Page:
Millions of commuters will have to fork out even more on travel from January as UK train companies hike fares by 2.7 per cent on average.
The increase is below July’s retail price index figure of 2.8 per cent, which is used to calculate rail fares. However, it is above the equivalent consumer price index of 2.1 per cent.
Industry body the Rail Delivery Group (RDG), which announced the rise, said it marked the third year in a row that average price increases have been held below inflation.
However, the changes will mean some commuters will be paying as much as £100 more per year to get to work.
The announcement comes as Londoners brace for a month of chaos on the railways due to strike action over the Christmas period.
The RMT union has confirmed that the 27-day walkout on South Western rail services will go ahead from Monday, causing major disruption on journeys in and out of Waterloo.
Drivers and guards will strike until the New Year, only stopping for a brief period around the General Election on 12 December and for Christmas Day and Boxing Day, when trains do not run anyway.
Darren Shirley, chief executive of Campaign for Better Transport, said: “January’s above-inflation fare rise will no doubt leave passengers dismayed after years of appalling service.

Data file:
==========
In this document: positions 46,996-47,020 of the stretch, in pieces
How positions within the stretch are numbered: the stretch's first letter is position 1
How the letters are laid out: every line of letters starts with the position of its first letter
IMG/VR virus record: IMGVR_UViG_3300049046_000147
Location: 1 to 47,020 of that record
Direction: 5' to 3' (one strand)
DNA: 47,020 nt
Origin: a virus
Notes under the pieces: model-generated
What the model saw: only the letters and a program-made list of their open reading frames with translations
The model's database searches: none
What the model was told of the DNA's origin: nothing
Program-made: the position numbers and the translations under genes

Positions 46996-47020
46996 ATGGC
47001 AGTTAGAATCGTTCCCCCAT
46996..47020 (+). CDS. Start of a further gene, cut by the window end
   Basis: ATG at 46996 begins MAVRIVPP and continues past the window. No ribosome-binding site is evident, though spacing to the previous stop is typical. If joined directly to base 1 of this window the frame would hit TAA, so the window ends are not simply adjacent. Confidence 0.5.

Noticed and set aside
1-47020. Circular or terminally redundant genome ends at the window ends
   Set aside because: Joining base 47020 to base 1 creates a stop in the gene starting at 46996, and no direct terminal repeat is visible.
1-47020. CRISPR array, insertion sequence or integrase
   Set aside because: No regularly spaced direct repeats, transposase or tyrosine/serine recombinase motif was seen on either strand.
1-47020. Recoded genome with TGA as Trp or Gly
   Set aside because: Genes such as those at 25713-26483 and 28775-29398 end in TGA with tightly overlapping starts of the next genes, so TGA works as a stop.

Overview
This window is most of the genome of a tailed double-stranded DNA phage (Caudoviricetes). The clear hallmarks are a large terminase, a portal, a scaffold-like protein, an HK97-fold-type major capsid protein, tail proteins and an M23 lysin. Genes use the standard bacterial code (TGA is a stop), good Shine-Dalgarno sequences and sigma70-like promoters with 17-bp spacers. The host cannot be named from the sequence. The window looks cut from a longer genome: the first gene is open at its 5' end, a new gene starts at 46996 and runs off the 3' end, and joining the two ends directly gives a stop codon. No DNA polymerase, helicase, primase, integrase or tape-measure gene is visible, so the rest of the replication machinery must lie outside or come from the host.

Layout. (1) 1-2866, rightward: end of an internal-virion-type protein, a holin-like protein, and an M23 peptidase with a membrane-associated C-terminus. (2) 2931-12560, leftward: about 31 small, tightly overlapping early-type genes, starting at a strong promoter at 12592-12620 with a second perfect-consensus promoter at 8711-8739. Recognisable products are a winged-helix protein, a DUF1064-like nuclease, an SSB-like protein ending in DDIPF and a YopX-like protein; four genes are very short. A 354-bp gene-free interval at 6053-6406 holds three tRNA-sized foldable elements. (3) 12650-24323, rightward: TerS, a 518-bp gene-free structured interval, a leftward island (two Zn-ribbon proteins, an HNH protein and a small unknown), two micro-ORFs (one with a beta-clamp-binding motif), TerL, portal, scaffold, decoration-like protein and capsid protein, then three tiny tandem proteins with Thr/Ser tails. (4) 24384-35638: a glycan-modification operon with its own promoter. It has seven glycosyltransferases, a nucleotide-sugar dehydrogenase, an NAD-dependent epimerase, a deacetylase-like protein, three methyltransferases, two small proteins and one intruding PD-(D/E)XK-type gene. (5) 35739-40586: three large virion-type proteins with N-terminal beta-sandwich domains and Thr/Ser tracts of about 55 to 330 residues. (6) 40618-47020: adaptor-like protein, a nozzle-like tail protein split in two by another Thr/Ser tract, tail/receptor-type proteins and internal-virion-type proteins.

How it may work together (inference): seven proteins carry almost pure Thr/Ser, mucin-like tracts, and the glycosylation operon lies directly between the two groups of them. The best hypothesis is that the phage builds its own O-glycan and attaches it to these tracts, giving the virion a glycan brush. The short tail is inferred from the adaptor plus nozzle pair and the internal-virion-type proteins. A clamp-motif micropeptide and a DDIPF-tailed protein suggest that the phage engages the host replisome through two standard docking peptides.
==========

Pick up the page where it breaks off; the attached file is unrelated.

“With little relief in sight for many from delays, cancellations and overcrowding it will be an inauspicious start to the new year for the railway.”
Rail operators have faced fierce criticism over the use of the retail price index to calculate fare rises, as it is almost always higher than the more widely-used consumer price index.
RDG chief executive Paul Plummer said the increase would help to fund 1,000 extra services per week in 2020.
“The industry will continue to push for changes to fare regulations to enable a better range of affordable, mix-and-match fares and reduced overcrowding on some of the busiest routes.”
RDG said that 98p in every pound spent on fares is invested back into Britain’s rail network.